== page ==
The Dark Womb
Re-Conceiving Theology through Reproductive Loss
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The experience of reproductive loss raises a series of profoundly theological questions: how can God have a plan for my life? Why didn't God answer my prayers? How can I have hope after such an experience? Who am I after such a loss? Sadly, these are questions that, along with reproductive loss, have largely been ignored in theology. Karen O'Donnell tackles these questions head on, drawing on her own experiences of repeated reproductive loss as she re-conceives theology from the perspective of the miscarrying person.
Offering a fresh, original, and creative approach to theology, O'Donnell explores the complexity of the miscarrying body and its potential for theological revelation. She offers a re-conception of theologies of providence, prayer, hope, and the body as she reimagines theology out of these messy origins. This book is for those who have experiences such losses and those who minister to them. But it is also for all those who want to encounter a creative and imaginative approach to theology and the life of faith in our messy, complex world.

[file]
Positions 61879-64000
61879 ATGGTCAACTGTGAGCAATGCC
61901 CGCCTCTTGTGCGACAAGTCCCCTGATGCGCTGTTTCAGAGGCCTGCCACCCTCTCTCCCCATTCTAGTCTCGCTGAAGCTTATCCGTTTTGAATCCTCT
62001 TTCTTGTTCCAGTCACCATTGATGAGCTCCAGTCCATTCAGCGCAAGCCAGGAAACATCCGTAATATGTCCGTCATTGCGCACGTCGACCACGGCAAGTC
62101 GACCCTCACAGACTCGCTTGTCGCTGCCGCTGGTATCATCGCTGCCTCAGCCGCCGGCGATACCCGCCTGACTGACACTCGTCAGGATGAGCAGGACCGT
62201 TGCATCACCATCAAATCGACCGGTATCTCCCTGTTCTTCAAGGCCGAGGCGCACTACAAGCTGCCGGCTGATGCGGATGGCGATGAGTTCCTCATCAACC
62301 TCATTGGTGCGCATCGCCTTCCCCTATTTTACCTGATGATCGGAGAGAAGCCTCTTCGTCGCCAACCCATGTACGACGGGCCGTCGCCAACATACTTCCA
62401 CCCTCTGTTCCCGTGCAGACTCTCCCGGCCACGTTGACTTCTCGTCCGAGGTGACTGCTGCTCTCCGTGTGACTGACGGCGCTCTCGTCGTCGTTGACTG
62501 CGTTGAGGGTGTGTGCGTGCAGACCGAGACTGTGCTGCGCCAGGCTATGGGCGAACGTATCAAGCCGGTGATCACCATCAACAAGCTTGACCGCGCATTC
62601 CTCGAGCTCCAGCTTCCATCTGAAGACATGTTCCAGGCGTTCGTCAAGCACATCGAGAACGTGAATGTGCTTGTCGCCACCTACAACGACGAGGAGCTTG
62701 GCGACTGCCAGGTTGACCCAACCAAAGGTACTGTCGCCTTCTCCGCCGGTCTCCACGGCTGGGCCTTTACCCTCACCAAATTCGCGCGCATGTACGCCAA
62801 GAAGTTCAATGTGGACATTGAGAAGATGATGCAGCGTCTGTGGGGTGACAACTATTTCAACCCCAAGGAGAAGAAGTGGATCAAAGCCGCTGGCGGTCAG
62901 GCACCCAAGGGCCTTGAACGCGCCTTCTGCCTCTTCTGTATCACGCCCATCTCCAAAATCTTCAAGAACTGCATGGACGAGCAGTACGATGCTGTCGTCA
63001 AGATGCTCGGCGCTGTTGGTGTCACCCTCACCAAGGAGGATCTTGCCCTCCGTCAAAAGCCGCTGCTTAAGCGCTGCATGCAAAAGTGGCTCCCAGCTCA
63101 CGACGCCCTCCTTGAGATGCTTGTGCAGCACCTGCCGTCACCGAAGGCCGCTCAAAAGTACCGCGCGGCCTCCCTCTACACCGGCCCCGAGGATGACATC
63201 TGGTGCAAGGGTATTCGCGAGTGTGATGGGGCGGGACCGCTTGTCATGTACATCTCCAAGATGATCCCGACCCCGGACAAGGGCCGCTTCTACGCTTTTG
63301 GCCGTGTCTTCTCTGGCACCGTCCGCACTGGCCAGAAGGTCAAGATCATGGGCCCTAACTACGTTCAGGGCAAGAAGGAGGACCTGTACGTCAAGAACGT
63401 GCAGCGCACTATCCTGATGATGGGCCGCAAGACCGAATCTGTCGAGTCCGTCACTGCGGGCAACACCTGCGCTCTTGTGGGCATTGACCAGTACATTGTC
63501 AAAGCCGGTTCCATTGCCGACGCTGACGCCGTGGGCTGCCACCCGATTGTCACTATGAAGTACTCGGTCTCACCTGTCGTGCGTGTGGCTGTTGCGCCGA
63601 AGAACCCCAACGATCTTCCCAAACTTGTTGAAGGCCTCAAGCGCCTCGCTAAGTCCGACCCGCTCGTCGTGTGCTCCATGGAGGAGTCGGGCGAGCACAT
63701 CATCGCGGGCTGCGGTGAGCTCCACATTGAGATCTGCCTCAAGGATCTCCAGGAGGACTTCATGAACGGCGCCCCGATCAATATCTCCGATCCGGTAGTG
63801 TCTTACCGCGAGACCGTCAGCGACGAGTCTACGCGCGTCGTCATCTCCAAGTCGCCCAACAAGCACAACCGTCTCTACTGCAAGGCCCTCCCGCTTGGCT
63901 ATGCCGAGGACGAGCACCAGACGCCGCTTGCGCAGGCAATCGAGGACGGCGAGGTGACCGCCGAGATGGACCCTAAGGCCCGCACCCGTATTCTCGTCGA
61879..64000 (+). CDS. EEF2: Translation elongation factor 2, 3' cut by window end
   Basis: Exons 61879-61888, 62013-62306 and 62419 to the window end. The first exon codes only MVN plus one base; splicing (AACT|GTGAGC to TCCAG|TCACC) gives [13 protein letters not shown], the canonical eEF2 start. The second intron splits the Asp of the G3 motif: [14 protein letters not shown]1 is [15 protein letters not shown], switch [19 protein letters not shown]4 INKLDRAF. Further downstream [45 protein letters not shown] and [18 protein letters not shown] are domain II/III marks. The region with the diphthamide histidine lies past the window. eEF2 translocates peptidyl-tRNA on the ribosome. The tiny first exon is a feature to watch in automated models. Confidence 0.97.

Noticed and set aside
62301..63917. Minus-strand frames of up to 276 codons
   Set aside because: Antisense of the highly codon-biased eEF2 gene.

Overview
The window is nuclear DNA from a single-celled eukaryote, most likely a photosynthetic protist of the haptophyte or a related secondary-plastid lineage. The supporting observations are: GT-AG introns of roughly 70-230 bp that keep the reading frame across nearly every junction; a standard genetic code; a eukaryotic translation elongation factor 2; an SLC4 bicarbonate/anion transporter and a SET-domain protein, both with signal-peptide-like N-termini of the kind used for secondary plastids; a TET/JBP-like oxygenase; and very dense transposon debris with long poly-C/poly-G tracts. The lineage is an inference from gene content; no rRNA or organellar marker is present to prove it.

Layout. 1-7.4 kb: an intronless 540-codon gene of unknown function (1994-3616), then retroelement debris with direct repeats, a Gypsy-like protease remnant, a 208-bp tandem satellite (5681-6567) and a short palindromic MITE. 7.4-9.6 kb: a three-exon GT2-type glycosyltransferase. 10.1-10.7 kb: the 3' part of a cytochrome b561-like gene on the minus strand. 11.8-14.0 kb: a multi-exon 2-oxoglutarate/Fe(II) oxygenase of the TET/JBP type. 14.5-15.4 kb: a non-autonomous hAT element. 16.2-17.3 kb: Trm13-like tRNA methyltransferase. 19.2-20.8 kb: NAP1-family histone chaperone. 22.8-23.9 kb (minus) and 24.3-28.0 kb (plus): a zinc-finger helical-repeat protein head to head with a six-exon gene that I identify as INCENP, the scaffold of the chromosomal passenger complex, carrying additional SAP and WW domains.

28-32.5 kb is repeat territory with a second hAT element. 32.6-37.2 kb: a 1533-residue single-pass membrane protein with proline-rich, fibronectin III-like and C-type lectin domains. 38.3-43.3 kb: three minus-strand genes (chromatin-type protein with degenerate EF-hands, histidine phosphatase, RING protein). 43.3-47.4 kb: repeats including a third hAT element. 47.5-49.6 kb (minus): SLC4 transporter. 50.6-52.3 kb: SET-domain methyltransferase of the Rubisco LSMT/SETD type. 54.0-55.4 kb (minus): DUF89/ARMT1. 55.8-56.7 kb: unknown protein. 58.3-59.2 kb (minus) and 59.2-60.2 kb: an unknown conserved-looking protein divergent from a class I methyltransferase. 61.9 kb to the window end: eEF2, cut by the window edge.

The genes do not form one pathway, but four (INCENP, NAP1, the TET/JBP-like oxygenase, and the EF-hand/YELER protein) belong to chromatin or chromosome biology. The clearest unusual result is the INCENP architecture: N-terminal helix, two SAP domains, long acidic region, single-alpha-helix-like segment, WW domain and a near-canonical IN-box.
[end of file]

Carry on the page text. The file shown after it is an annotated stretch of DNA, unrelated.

Foreword by Heather Walton xi
Introduction: Re-Conceiving Theology Through Reproductive Loss 1
1. The (Theological) Silence Surrounding Reproductive Loss 13
2. Reproductive Loss as a Trauma 32
3. Reimagining Miscarriage: Embodied Agents and Moral Failures 59
4. Providence, Petitionary Prayer and Pregnancy Loss 77
5. Miss-Carried Hopes 110
6. What About Hannah? 135
7. Body Theologies 143
8. Teach Us How To Pray 162
9. Aftermath: The Post-Traumatic Remaking of My Self 186
'With the publication of The Dark Womb, Karen O'Donnell inaugurates the definitive end of the taboo on discussing reproductive loss theologically. O'Donnell weaves autoethnography, feminist analysis, biblical interpretation, and cultural critical into a theological account that challenges us to rethink a providential God, given the suffering of bleeding, miscarrying bodies. No more religious platitudes. O'Donnell leads us from the darkness of reproductive trauma into the deep of an apophatic remaking of the self and of God. -- Margaret D. Kamitsuka, Oberlin College, USA
'Karen O'Donnell draws on her own embodied experience to break the silence with which theology has typically treated miscarriage and other forms of reproductive loss. She bears witness to God's presence and voice in these situations in a most profound and compelling way. In doing so, she mothers a theology capable of lifting others out of the exhaustion and invisible grief that so often follow in the wake of these traumas, and of 'un-saying' the confused theologies they so often face.' -- Siobhan Garrigan, Trinity College Dublin, Ireland